The NSW Government has announced its Vibrancy Reforms, which aim to boost night-time entertainment zones and live music, with many key industry bodies welcoming the proposals.
The package of reforms will be introduced to Parliament and contain a raft of measures that are designed to reduce red-tape and over-regulation and stimulate a vibrant, diverse and safe night-time economy.
Michael Rodrigues, the NSW 24-Hour Economy Commissioner said: “This reform package is a fantastic step towards enhancing the night-time offerings across our city, and the state. The state has changed a lot in the past decade but the problem is the regulations have not and they don’t reflect what people expect from a modern going out experience.
“We’re on a mission to remove unnecessary burden on venues so that they can focus more on customer experience and spend less time battling red tape. We want to create a more flexible environment for trading – to allow outdoor dining when the weather calls for it. Music into the wee hours when your favourite band comes to town. To shut streets for festivals that bring the community together, without wasting time and money on unnecessary and duplicative processes. But none of these changes should come at the expense of public safety which remains the core objective of my Office.
“And a main regulator for noise complaints for licensed premises is a better outcome for venues as well as the community. The current system doesn’t serve anyone well.
“I want to thank the many industry experts who have helped us shape the reform package. It’s now up to parliament to make the call on whether we can get it across the line in time for summer.”
Night Time Industries Association CEO Mick Gibb, welcomed the reforms as a clear statement from the NSW Government that the night-time economy is a key part of the state’s success.
“The Vibrancy Reforms announced by the NSW Government herald the beginning of a new era for the night-time economy in NSW,” Gibb said.
“This is a clear statement of intent from the State Government that the night-time economy matters. This is a foundation which industry, Government, regulators and key stakeholders can build upon.
“The NTIA is delighted to see the Government stick to its election commitment and make the 24-Hour Economy Commissioner’s role a statutory appointment. This is a measure that will mean there’s a champion for the night-time economy embedded into the Government so we can avoid ever going back to the devastation of lockout laws while maintaining public safety at all times.
“If NSW is going to realise the full potential of these reforms we need Local Governments to get behind the suite of options at their disposal. By creating vibrant, diverse and safe Special Entertainment Precincts a local council can shape the type of night-time ecosystem it wants to create for its community.”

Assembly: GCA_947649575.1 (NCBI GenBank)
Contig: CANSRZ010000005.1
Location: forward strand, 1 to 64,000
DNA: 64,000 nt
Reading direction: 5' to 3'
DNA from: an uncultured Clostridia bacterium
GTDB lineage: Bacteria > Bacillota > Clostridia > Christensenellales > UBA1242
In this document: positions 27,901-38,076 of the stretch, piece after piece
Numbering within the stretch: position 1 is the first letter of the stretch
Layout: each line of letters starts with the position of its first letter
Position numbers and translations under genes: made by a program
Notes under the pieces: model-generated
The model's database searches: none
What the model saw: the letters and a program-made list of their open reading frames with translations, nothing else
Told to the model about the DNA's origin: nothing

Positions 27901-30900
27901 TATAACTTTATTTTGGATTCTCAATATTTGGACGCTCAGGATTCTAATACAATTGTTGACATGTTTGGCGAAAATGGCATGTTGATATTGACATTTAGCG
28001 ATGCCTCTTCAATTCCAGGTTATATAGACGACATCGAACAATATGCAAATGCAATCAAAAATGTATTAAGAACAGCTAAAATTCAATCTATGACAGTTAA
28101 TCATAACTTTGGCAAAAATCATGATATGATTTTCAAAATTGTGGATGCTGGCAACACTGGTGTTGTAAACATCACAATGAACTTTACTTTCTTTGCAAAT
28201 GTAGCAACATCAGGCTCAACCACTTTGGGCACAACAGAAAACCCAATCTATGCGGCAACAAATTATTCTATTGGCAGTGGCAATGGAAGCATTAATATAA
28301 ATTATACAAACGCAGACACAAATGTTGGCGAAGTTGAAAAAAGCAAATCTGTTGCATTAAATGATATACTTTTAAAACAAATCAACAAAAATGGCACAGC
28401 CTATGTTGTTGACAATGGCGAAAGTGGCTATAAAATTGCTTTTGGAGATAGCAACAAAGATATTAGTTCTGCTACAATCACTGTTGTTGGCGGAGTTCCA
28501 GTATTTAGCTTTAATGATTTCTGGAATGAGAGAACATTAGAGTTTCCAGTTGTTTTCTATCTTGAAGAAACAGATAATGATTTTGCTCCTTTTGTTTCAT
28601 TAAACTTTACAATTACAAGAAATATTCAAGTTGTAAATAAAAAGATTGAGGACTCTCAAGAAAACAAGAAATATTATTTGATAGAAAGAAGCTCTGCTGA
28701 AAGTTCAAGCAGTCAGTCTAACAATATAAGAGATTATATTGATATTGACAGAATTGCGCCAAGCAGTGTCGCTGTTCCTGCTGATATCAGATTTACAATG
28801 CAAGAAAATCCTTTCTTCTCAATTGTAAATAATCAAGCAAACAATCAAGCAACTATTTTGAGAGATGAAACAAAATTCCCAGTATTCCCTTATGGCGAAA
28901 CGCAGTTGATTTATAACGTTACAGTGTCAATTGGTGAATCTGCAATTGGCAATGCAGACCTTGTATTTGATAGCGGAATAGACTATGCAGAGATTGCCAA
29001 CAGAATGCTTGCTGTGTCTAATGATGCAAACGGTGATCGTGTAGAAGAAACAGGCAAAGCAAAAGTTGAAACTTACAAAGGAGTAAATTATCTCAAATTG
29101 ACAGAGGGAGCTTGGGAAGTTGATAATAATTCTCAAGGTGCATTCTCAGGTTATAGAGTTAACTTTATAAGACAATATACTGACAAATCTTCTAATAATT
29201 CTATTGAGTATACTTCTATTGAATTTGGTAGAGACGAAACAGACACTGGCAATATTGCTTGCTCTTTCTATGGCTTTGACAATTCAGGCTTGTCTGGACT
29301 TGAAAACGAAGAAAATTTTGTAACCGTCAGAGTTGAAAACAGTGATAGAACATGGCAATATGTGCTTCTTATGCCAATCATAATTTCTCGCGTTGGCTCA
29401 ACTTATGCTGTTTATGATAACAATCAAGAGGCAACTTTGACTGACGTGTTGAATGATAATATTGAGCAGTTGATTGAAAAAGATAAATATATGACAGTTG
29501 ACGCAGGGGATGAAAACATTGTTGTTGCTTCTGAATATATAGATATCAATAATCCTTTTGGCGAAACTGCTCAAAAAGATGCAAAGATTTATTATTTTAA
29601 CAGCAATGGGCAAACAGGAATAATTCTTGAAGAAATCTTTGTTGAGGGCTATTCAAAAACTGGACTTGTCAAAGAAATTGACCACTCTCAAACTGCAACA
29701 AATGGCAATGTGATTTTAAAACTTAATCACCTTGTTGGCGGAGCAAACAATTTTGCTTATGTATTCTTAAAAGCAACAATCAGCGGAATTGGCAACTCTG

AHA NSW Director of Liquor and Policing John Green said: “These are common sense measures which will give a much-needed boost to live music in pubs.”
Independent Bars Association President Karl Schlothauer also welcomed the reforms, saying: “It is great to see the Government, come good on their election commitment by making the 24-Hour Economy Commissioner’s role a statutory appointment, having a permanent body within government championing the night is not only a good thing for industry it also great for locals and visitors to our wonderful state.
“The regulatory landscape that independent and small operators have to navigate is complex, contains duplication and inefficiencies and a lack of clarity across the different regulatory authorities. This is a good step in helping streamline the process and provide a bit of clarity for our members about who does what.
“The IBA and its members look forward to engaging and consulting with Government and regulators as the reforms are implemented.”
ClubsNSW CEO Rebecca Riant said the club industry is passionate about supporting local artists and hosting live music and other entertainment for the benefit of their communities, and that the announced reforms will remove some of the barriers clubs often face when doing so.
“From Dunedoo Sports Club’s annual Tunes on the Turf music festival to the bowling green that Leichhardt Bowling Club has transformed into an outdoor dining and entertainment space, our industry is always looking for new ways to support local artists and businesses, and keep their communities vibrant and engaged,” Riant said.
“We thank the NSW Government for including ClubsNSW in the consultation process for these reforms and for reducing some of the red tape for clubs when it comes to trading and hosting live entertainment. The changes announced will make a huge difference for clubs looking to diversify their offerings and we look forward to working with the government more closely for the betterment of our industry and the broader community.”
The NSW Government said it will be spending in excess of $58m in 2023–2024 on supporting this work and will be seeking co-funding from the hospitality and entertainment sector.